That's why the Romney slate included Kevin Jourdain, Holyoke City Council president and local pro-life leader, who stood up for Romney back in the 2008 campaign as a "pro-life governor" who "was always there for us"; and Cuban-born Framingham Selectman Nicolas Sanchez, who could speak for Romney's inclusion of Hispanics.
Both Jourdain and Sanchez lost on Saturday. So did a number of big-name Romney supporters: his lieutenant governor, Kerry Healey; 2010 gubernatorial candidate Charlie Baker; House Minority Leader Brad Jones; sheriffs Lew Evangelidis, Frank Cousins, and Tom Hodgson; and Plymouth County DA Tim Cruz.
The candidates who won spots instead, under the banner of a "Liberty Slate" or "Unity Slate," range from thoughtful, well-spoken libertarians to somewhat nutty conspiracy theorists. They are overwhelmingly white and male.
Many were part of the Liberty Preservation Association of Massachusetts (MassLPA), formed in 2009 by disgruntled Paul supporters. MassLPA partnered with fringe groups, including the John Birch Society, Oath Keepers, and Free State, and focused primarily on opposing a local pandemic-response bill, which conspiracy theorists believed was an attempt to impose martial law.
Take David Kopacz of Ware, a co-founder and vice-president of MassLPA, who has spoken and written about the dangers of United Nations "Agenda 21" and FEMA concentration camps. He will be a RNC delegate from District 2.
AVOIDING A FIGHT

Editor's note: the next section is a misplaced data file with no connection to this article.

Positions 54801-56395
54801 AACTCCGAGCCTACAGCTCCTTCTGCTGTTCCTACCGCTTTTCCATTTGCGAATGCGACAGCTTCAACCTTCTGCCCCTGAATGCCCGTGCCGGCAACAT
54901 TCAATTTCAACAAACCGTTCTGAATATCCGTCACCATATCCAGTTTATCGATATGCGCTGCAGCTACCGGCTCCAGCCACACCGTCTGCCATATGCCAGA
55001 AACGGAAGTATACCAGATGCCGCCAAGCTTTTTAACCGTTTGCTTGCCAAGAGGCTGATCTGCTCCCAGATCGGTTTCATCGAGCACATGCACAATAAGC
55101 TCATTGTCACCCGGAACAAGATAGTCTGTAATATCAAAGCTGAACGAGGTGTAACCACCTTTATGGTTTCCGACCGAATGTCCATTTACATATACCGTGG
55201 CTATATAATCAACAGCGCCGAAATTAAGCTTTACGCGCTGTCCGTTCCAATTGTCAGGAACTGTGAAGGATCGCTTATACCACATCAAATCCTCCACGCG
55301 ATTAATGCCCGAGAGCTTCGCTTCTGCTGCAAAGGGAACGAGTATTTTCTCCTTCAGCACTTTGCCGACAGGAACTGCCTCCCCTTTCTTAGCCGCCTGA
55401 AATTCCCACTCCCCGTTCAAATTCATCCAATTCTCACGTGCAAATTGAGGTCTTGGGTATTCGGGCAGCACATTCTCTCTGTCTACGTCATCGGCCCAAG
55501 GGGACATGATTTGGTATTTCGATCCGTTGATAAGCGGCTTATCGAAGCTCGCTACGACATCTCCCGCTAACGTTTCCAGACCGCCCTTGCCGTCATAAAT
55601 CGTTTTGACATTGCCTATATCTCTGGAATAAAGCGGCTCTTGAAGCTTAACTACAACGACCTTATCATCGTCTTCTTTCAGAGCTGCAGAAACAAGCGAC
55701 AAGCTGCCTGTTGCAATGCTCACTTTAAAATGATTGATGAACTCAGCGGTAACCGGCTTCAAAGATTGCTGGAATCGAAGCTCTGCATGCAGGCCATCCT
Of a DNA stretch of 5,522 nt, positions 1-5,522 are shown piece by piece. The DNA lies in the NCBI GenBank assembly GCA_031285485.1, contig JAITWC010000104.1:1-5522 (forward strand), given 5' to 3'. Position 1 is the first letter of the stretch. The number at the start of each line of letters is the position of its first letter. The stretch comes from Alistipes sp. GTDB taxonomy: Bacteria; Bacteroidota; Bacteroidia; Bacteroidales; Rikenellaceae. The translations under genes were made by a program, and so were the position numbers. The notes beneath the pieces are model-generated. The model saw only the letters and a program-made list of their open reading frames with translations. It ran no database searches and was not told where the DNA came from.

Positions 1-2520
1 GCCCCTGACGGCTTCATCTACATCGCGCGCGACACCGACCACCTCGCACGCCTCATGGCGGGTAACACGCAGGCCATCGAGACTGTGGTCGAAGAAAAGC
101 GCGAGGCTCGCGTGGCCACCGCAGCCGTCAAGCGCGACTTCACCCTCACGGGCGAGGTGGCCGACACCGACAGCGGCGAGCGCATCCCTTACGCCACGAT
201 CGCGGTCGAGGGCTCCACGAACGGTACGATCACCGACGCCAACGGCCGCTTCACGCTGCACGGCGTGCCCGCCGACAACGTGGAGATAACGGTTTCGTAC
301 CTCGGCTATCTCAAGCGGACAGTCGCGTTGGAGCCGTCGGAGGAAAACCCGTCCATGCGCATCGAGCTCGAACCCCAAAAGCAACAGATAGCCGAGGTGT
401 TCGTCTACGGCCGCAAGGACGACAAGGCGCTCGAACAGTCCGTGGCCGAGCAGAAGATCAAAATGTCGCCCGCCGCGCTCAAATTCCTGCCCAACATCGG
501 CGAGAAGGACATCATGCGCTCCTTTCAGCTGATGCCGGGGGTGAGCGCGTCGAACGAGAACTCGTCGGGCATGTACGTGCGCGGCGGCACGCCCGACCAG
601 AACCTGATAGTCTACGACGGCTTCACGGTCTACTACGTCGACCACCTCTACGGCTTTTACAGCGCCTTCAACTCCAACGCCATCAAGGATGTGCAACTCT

There is talk, among national Ron Paul supporters, of delegates like these — and an unknown number of others across the country — finding loopholes that allow them to vote against their pledged candidate or to abstain from casting a vote at the RNC.
But Massachusetts Liberty delegates tell me they plan to honor their commitment to vote for Romney on the first ballot. They say they are not going to Florida with the intention of embarrassing Romney.
"Happy to be going to Tampa," delegate-elect Renato D'Amico wrote in response to my inquiry. "I love supporting the Republican agenda. Smaller government is the only way to have a free society."
Of course, if somehow Romney does fail to get the necessary votes for nomination on the first ballot, "trying to stop the coronation is ultimately still the goal," says Capone.
What you don't find among even their most positive statements is praise of the candidate to whom they are pledged.
If they feel mistreated in Tampa, it probably would not take much for them to start spouting their real opinions of Romney to the media.
The question for the Romney campaign is what will make these delegates happy enough to behave. It is not yet at all clear that a speaking slot for Paul, and an "audit the Fed" plank in the party platform, will be enough.
It's also far from certain that Romney's team has any interest in making them happy. Until now, they have dealt with Paul diehards in their typical aggressive style — removing them and their signage from anywhere Romney appears.
I wouldn't be at all surprised to see them do the same in Tampa. That may be fine with most Paul delegates, whom the media don't seem to take seriously anyway.
But a battle with his own local delegation might be an irresistible story line — one that Romney surely doesn't want spoiling his big party.
To read the Talking Politics blog, go to thePhoenix.com/talkingpolitics. David S. Bernstein can be reached at email@example.com. Follow him on Twitter @dbernstein.